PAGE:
Intel introduced the 5x5 mini-STX form factor late last year with the aim of creating a small form-factor PC between that of a NUC and a mini-ITX build. Compared to the NUC-type machines, the mini-STX allow the end-user to choose a CPU appropriate for the budget and requirements. We have already looked at mini-STX offerings from ECS and MSI before, but, their computing power was restricted by the use of low-power T-series (35W TDP) CPUs. ASRock's first mini-STX machine, the DeskMini, is the first mini-STX system to have full support for 65W CPUs along with a stock Intel cooler. The DeskMini is quite affordable - $130 gives the end user a chassis, H110 motherboard and a power adapter.

Introduction and Setup Impressions

ASRock is no stranger to mini-PCs. Their Vision series (using custom mobile processor-based motherboards with an optional discrete mobile GPU), larger than the NUCs, but smaller than a mini-ITX build, have proved to be quite popular in the small form-factor market. The DeskMini is ASRock's play in the mini-STX field. Like all other current mini-STX machines, the DeskMini board comes with a LGA 1151 socket. However, the chassis is large enough to support a stock Intel CPU cooler. This means that the unit can support CPUs with TDPs up to 65W. The two SODIMM slots are of the DDR4 variety (like the MSI Cubi 2 Plus, and unlike the ECS LIVA One).

The other interesting aspect is the M.2 SSD slot - usually, vendors want to maintain both SATA and PCIe support, but ASRock has decided to support only PCIe SSDs - this means that the I/O lanes feeding the slot are not multiplexed from the H110 PCH, but, come from the CPU directly. The H110 chipset used in the DeskMini is one of the lower-end 100-series chipsets. The PCIe lanes from the PCH are PCIe 2.0 and the I/O options are limited. Therefore, it is a point of differentiation for ASRock to utilize the CPU's PCIe lanes for the M.2 SSD slot.

Other than the 65W TDP CPU support and the PCIe 3.0 M.2 SSD slot, other aspects are similar to currently available mini-STX machines - support for 2.5" drives, and flexibility to add serial ports / extra USB ports with tweaks to the connectors / using a slightly different chassis.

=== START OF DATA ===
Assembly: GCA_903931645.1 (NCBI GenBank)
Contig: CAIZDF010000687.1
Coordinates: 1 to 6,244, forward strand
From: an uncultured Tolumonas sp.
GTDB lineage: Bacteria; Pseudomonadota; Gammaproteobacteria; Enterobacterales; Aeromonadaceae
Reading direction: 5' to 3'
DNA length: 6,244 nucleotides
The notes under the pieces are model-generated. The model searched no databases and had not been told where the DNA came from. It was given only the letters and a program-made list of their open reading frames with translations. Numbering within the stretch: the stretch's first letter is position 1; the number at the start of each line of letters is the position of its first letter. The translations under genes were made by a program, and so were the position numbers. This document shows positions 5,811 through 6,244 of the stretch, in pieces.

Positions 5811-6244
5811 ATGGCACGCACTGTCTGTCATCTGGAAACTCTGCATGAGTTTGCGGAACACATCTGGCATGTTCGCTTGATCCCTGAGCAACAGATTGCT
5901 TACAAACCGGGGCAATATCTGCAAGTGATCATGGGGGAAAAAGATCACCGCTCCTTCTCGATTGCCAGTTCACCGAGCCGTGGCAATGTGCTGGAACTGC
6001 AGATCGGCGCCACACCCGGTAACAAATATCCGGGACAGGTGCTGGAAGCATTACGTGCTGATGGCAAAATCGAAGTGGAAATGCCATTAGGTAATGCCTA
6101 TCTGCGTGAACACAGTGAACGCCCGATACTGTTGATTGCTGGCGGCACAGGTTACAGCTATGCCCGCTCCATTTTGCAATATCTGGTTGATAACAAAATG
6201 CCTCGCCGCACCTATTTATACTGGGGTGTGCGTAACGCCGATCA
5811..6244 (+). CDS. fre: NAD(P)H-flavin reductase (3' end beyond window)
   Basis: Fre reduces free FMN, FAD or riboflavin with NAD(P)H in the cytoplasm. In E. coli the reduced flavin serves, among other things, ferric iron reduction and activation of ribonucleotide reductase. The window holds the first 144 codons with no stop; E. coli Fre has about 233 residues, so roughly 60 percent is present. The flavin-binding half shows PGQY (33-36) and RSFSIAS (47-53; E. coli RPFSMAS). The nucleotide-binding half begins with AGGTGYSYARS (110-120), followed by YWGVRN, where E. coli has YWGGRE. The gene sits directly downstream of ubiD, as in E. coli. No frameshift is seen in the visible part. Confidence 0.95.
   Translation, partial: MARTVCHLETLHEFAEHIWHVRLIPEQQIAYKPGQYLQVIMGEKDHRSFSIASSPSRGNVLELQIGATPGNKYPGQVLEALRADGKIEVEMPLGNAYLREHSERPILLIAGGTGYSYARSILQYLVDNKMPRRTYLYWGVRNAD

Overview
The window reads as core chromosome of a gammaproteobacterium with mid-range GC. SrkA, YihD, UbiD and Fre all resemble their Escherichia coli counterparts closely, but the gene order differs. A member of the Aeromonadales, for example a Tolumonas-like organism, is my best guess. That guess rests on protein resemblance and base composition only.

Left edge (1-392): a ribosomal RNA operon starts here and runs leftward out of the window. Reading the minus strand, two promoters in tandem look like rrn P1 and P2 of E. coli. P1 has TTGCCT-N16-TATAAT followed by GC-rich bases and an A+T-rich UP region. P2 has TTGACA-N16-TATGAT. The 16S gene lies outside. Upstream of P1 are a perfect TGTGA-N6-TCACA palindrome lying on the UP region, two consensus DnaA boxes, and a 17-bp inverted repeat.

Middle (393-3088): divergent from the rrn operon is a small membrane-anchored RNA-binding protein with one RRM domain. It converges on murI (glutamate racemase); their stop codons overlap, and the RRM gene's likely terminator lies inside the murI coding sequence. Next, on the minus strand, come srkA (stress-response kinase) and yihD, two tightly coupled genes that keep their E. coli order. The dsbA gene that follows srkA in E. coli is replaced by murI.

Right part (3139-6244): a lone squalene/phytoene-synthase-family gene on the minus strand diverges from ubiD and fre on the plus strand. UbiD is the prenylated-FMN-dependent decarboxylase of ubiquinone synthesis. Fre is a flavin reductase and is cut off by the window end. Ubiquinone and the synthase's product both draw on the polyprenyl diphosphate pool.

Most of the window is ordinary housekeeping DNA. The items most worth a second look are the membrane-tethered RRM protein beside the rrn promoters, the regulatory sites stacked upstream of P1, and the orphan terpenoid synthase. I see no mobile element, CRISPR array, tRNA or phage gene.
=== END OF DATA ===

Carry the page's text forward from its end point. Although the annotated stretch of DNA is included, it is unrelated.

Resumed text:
ASRock sent across an unusual set of components for the build. A Core i5-6500 and a G.Skill DDR4 2133 MHz 2x8GB kit were included in the package in addition to the main kit (chassis with the motherboard pre-installed, a 120W (19V @ 6.32A) power adapter and appropriate power cord). However, the M.2 WLAN adapter slot was empty. We reached out to Intel for the AC8260 PCIe card, and used a Samsung SSD 950 PRO in order to complete the build.

The specifications of our review sample are summarized in the table below.

ASRock DeskMini 110 Specifications
Processor Intel Core i5-6500
Skylake x86_64, 4C/4T, 3.2 GHz (3.6GHz), 14nm, 6MB L2, 65W
Memory G Skill F4-2133C15-8GRS DDR4
15-15-15-36 @ 2133 MHz
2x8 GB
Graphics Intel HD Graphics 530
Disk Drive(s) Samsung SSD 950 PRO
(512 GB; M.2 Type 2280 PCIe 3.0 x4 NVMe; 40nm; MLC V-NAND)
Networking Intel Dual Band Wireless-AC 8260
(2x2 802.11ac - 866 Mbps)
Intel I219-V Gigabit Wired Ethernet
Audio 3.5mm Headphone Jack
Capable of 5.1/7.1 digital output with HD audio bitstreaming (HDMI)
Miscellaneous I/O Ports 1x USB 2.0
2x USB 3.0 Type-A, 1x USB 3.1 Gen 1 Type-C
Operating System Retail unit is barebones, but we installed Windows 10 Pro x64
Pricing (As configured) $739 ($130 for barebones chassis, motherboard, power adapter)

The gallery below takes us around the chassis and the internals of the DeskMini, as well as the Intel WLAN adapter.

The BIOS is one of the more comprehensive ones that we have seen in the mini-STX space. The gallery below shows the various tweaks available.

In the table below, we have an overview of the various systems that we are comparing the DeskMini against. Note that they may not belong to the same market segment. The relevant configuration details of the machines are provided so that readers have an understanding of why some benchmark numbers are skewed for or against the DeskMini when we come to those sections.